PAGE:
Objective: This paper provides a case study of the responses to alcohol of an Aboriginal Community Controlled Health Service (The Service), and investigates the implementation of comprehensive primary health care and how it challenges the logic of colonial approaches.
Methods: Data were drawn from a larger comprehensive primary health care study. Data on actions on alcohol were collected from: a) six-monthly service reports of activities; b) 29 interviews with staff and board members; c) six interviews with advocacy partners; and d) community assessment workshops with 13 service users.
Results: The Service engaged in rehabilitative, curative, preventive and promotive work targeting alcohol, including advocacy and collaborative action on social determinants of health. It challenged other government approaches by increasing Aboriginal people’s control, providing culturally safe services, addressing racism, and advocating to government and industry.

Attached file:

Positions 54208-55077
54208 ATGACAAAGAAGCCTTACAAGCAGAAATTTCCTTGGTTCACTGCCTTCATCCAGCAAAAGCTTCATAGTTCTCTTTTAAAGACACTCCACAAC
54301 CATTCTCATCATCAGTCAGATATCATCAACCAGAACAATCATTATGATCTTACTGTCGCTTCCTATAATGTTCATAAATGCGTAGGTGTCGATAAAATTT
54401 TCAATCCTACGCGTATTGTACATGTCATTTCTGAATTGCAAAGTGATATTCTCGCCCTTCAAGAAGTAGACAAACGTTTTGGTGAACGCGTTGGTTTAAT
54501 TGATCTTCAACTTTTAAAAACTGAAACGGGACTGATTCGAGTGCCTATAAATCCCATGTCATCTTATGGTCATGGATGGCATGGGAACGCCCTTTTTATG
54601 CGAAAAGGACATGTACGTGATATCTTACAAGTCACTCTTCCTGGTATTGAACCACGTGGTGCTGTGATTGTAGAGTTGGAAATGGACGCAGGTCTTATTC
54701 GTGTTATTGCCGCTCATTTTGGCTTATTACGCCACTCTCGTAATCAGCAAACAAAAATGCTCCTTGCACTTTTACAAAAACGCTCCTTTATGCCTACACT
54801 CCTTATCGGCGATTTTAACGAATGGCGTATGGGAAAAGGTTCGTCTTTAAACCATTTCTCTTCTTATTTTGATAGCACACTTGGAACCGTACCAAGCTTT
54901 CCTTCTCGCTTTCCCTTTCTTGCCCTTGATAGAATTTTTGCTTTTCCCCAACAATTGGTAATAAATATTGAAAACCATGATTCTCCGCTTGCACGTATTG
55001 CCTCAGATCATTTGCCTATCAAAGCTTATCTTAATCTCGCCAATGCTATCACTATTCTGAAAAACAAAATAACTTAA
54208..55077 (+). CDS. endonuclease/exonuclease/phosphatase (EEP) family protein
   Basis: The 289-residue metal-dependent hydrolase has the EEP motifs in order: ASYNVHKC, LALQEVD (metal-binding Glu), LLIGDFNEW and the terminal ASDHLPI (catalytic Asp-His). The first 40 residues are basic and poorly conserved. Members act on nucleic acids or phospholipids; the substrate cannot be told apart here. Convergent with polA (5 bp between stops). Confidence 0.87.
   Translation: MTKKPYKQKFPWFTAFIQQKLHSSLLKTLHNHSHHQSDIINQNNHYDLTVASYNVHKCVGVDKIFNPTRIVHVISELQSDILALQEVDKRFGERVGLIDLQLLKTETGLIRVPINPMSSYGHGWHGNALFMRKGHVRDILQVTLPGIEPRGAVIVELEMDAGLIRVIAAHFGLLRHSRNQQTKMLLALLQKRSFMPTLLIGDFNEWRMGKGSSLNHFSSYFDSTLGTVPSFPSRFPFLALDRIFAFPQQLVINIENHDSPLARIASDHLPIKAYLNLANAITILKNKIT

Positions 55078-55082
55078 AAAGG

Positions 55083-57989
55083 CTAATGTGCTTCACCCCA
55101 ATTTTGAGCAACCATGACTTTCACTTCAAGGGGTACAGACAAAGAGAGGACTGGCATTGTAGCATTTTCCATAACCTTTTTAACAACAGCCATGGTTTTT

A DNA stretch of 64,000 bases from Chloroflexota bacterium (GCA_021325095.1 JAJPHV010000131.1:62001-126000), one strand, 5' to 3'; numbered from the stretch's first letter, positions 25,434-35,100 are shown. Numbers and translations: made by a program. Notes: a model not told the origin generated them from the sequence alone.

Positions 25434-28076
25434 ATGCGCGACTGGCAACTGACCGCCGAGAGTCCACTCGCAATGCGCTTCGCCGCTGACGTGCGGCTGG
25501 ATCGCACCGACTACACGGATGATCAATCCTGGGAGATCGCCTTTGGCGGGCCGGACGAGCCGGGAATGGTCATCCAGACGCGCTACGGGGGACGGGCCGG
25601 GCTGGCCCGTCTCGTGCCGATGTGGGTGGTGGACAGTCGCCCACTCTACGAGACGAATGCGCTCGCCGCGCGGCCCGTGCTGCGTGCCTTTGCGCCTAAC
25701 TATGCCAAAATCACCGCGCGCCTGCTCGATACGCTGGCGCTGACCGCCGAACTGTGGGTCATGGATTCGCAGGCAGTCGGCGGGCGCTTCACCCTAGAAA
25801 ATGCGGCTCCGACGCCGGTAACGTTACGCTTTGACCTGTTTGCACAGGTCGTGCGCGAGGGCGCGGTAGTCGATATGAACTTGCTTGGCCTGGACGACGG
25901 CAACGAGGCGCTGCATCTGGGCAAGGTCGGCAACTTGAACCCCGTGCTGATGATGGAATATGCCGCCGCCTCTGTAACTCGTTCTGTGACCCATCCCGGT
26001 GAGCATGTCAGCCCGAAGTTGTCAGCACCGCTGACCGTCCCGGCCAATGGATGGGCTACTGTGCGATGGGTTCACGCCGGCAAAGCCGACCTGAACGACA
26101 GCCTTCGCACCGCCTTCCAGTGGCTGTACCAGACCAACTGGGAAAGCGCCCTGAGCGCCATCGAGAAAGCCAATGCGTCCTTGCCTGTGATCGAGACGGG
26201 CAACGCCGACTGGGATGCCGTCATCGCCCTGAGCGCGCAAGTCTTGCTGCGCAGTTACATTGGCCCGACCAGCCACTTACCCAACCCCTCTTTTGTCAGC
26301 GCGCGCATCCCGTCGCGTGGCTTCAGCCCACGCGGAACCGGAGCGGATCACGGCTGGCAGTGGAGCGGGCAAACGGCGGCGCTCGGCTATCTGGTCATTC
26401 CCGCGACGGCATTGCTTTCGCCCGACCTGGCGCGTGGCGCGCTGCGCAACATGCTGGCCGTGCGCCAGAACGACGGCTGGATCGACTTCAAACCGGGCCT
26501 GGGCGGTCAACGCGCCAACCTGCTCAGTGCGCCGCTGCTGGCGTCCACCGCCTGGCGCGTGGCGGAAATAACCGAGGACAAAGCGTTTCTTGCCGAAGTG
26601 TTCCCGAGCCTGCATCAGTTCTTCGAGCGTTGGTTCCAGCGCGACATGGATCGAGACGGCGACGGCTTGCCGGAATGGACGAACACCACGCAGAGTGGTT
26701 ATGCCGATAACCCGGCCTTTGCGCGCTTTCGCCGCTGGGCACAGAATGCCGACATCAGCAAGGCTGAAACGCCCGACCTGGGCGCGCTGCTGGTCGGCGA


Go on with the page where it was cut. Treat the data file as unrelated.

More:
Conclusions: This case study provides an example of implementation of the full continuum of comprehensive primary health care activities. It shows how community control can challenge colonialism and ongoing power imbalances to promote evidence-based policy and practice that support self-determination as a positive determinant for health.
Implications for public health: Aboriginal Community Controlled Health Services are a good model for comprehensive primary health care approaches to alcohol control.
|Number of pages
|Australian and New Zealand Journal of Public Health
|Published - 1 Dec 2019
- alcohol drinking
- primary health care
- social determinants of health